The nurses do a great job and it must be hard at times with some of the babies needing so much help when they come in. From my own experience, please remember that when parents first arrive, they may be feeling completely out of their depth and not know what questions to ask. My daughter was full term, but had oxygen deprivation (HIE) so was sedated and had the cooling treatment for 72 hours. While she was under kangaroo care was out of the question as we couldn't risk her warming up. I was told by the nurses that I couldn't even stroke her feet as this may play havoc on her brain activity readings. I was left feeling like I couldn't do anything for her as her mother-no one volunteered any information about helping with her nappy changes/washing etc and this was more than 36 hours after her arrival. I didn't know what questions to ask and assumed that I wouldn't be allowed to handle her because of all the machines etc and it wasn't until my mother, also a nurse, told me to specifically go and ask what I could do that the nurse let me help with nappies changes etc. I would also ask that you keep an eye on mums who are about to start breastfeeding for the first time and make sure they had adequate support as I had no idea that there was a lactation consultant for the NICU and thought I was doing fine. We left the NICU and went up to the maternity ward where the staff all assumed I must know what I was doing as I wasn't a brand new mum so I ran into trouble-thankfully a lactation consultant stepped in and helped me out. Also, please don't go on and on about how sick the baby is or was in front of the mother-I had one nurse who did that at every handover (bubs had an apgar of 1 until 20 minutes, when it went up to 5 because she was on a vent) and while she was being positive about how much progress bubs had made, it did get rather draining to have it dredged up again and again.

I found the nurses that helped me feel involved and were happy for us when progress was evident really helped. Rejoice in the good times and let the mums (or even the dads) know it is OK to have a cry if they need to.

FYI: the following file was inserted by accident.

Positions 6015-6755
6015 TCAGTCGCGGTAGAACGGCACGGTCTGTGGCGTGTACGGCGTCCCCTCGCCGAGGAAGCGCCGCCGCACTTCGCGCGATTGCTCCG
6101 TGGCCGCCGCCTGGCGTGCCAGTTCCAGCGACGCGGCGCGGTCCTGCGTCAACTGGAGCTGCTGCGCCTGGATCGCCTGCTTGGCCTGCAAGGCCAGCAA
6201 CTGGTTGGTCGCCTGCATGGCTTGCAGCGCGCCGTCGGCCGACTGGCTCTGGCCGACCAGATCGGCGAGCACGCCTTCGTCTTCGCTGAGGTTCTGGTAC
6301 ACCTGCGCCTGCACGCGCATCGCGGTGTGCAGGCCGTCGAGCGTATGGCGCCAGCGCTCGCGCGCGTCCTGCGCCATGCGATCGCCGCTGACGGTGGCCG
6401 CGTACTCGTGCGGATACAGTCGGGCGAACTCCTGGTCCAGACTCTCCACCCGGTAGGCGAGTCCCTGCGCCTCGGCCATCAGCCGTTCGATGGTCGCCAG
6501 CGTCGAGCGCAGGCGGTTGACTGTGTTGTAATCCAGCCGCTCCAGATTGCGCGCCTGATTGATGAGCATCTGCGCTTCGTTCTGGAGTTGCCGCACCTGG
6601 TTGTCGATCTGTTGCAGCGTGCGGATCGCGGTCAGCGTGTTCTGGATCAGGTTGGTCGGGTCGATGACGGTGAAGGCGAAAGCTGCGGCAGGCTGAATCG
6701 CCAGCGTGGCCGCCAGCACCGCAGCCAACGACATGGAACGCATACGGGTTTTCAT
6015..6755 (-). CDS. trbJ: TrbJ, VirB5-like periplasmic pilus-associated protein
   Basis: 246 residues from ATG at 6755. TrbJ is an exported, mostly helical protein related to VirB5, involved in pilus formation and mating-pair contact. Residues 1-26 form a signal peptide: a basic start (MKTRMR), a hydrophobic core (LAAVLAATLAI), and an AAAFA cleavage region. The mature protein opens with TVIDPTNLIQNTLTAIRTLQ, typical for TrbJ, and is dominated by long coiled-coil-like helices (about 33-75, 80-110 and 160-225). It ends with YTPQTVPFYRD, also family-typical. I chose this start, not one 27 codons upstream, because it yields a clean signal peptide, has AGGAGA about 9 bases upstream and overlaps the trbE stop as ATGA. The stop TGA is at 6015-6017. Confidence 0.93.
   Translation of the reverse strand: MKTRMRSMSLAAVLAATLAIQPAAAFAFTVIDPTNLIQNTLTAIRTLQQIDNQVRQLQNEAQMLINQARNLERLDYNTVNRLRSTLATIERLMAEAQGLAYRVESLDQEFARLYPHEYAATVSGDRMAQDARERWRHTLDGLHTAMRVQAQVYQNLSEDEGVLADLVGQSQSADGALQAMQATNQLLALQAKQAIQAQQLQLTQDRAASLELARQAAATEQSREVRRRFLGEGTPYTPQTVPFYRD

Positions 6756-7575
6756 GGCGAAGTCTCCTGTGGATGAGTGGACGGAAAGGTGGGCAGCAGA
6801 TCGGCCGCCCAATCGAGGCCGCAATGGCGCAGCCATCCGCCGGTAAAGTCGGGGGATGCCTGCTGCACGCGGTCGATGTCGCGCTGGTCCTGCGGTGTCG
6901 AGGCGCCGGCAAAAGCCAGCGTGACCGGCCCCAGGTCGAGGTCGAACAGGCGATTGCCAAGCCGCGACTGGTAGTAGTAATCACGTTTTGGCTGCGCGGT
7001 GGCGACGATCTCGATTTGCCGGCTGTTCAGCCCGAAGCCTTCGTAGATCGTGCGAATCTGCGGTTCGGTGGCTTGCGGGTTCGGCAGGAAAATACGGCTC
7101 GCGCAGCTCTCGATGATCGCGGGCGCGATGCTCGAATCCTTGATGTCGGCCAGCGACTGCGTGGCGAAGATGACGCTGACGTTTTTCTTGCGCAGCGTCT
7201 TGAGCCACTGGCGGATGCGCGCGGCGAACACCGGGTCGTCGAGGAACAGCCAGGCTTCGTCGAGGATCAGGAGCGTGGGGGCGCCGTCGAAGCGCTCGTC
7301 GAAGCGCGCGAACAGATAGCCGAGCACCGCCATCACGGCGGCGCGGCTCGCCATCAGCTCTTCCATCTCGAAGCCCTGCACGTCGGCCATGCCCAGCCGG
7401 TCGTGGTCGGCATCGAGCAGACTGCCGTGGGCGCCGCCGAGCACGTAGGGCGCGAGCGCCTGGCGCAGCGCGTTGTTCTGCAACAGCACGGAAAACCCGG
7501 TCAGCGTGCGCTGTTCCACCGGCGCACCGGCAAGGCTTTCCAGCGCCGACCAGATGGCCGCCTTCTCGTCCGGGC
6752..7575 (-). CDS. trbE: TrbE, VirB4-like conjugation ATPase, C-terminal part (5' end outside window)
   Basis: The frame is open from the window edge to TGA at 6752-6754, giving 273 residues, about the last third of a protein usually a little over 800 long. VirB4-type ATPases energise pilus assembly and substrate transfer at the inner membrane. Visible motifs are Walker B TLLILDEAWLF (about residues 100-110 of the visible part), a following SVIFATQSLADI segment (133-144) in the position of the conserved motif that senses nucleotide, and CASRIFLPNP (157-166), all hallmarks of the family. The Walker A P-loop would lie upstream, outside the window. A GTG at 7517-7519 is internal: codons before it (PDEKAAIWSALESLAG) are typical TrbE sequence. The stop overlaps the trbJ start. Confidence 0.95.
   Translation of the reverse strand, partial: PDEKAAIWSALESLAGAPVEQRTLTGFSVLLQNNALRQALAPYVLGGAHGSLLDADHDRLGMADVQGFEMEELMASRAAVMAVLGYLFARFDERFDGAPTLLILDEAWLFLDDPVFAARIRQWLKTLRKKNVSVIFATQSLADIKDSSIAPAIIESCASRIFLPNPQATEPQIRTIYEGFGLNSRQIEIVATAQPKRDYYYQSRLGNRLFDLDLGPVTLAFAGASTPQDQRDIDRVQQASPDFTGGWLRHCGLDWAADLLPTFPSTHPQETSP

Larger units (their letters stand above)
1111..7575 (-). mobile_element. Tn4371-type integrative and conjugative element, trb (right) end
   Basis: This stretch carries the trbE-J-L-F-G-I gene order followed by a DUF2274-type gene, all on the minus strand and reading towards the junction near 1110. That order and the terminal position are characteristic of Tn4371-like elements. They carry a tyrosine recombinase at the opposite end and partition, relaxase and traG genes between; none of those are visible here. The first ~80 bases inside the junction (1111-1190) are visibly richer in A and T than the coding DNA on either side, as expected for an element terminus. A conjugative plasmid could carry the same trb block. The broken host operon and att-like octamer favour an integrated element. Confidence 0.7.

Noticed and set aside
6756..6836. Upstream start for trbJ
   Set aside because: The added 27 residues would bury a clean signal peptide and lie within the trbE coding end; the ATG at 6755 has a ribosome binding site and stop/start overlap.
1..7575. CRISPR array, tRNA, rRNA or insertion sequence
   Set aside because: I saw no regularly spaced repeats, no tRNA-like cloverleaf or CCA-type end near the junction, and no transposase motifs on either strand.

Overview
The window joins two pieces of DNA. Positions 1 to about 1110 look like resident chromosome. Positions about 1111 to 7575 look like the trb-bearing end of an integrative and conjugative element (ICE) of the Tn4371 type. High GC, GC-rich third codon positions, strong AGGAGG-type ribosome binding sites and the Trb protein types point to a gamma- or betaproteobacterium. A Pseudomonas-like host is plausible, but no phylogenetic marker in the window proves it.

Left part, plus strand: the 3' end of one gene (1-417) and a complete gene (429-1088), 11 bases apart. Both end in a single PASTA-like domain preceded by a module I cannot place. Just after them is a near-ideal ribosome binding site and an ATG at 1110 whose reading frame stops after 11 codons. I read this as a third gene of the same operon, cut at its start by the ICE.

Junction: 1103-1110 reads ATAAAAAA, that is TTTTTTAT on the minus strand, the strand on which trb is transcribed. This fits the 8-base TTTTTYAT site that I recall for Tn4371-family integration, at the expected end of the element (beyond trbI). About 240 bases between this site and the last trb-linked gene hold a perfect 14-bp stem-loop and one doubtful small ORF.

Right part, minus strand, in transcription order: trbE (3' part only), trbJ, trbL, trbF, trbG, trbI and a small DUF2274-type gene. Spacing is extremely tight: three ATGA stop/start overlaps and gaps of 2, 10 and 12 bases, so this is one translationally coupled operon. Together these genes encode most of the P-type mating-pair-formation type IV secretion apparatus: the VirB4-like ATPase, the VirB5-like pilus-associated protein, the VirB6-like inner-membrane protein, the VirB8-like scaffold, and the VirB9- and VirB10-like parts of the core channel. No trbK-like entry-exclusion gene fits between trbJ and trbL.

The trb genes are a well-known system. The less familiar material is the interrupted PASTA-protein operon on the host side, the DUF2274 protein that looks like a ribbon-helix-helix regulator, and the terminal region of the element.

Personally I feel that the NICUs really need at least one person there whose purpose is to support the parents-one nurse admitted that the parents were sometimes forgotten as the focus is on the bubs (and rightly so). I wrote my thoughts and sent them through to our consultant who passed them onto the nurses. Having a parental support person/team would probably benefit both the staff and the parents, but sadly, funding is probably the biggest obstacle.

I wish you all the best-the fact that you have posted your request shows you are going to do well and already have an appreciation for the journeys NICU parents and their bubs make during and after their time in the NICU. You are going to make a difference in so many people's lives in a way that few people get to. smile
One other thing-don't pressure the mothers who are expressing about milk. I know that milk is important, but when the mother is really trying and it is not happening, any small pressure feels like a boulder. I was lucky in that I was full term and my milk was ready to come in so after a slight hiccup at the start of expressing, I was fine. My room mate was also a NICU mum who had had an emergency c-section at 31 weeks. The experience had been terrifying for her and she had developed an infection afterwards along with having diabetes. Premature birth, c-sections, diabetes and infections have been known to cause issues for some mums and milk supply when only 1 or 2 of these factors comes into play. My room mate had all of them and felt under pressure from her partner and the NICU nurses to express more milk (her words were-they "jumped on me asking for milk every time I go down). After several days, she cracked-for ten minutes she cried hysterically unable to explain to anyone what the matter was.

Please encourage your mums(and dads) and let them know they are doing fine. Encourage the expressing mums to keep going, but if some are at the end of their tether and decide to stop, support them in their choice. My room mate felt that she was failing her daughter by not being able to provide breast milk for her. If we can ever get milk banks set up in all/most of our NICUs and SCBUs, this would be a help to many mothers, but in the mean time, encourage any of your mums that are expressing. It does feel mechanical rather than maternal, but an encouraging word from you as her nurse could be just the boost she needs.
As a premmie mum to a 33 weeker.... It's probably all been said but..

Let's just point out NOT to pull the babies hair when trying to fit phototherapy glasses.... The Midwife kept doing that to my little girl and couldn't work out why she was trying to cry.

Let the mums and dads do whatever they can to care for bub. We were lucky that she was only in the isolette as she was small for dates. Not sure if she was IUGR (offically) or not.

Don't yell at mum's who can't breastfeed. It's stressful enough.

Be approachable for any questions they might have

Thank you for becoming one of the special people who look after our precious, early gifts!
Sign in to follow this topic